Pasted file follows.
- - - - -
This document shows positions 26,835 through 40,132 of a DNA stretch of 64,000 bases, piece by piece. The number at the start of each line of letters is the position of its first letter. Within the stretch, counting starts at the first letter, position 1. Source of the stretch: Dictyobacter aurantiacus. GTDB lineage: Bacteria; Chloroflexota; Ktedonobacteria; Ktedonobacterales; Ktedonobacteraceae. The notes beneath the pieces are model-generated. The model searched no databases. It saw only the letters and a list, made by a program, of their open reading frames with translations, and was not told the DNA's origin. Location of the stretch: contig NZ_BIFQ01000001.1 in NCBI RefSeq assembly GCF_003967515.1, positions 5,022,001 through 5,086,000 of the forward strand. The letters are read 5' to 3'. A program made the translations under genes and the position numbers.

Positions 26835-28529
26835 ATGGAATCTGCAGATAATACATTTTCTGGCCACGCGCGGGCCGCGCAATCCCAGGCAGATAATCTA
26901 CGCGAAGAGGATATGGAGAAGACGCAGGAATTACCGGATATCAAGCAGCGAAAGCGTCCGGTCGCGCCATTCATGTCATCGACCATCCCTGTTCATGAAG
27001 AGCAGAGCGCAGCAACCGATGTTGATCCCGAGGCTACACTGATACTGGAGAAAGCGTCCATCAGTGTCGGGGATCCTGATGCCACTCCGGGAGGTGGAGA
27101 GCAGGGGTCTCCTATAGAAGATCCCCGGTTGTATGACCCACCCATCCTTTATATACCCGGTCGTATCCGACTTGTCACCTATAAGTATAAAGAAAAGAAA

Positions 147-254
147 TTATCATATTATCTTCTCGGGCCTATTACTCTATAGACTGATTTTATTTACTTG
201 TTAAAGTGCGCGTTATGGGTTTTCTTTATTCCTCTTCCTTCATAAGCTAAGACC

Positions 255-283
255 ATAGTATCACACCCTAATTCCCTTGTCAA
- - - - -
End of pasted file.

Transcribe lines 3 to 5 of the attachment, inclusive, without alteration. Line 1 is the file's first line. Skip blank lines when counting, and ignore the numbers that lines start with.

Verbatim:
26835 ATGGAATCTGCAGATAATACATTTTCTGGCCACGCGCGGGCCGCGCAATCCCAGGCAGATAATCTA
26901 CGCGAAGAGGATATGGAGAAGACGCAGGAATTACCGGATATCAAGCAGCGAAAGCGTCCGGTCGCGCCATTCATGTCATCGACCATCCCTGTTCATGAAG
27001 AGCAGAGCGCAGCAACCGATGTTGATCCCGAGGCTACACTGATACTGGAGAAAGCGTCCATCAGTGTCGGGGATCCTGATGCCACTCCGGGAGGTGGAGA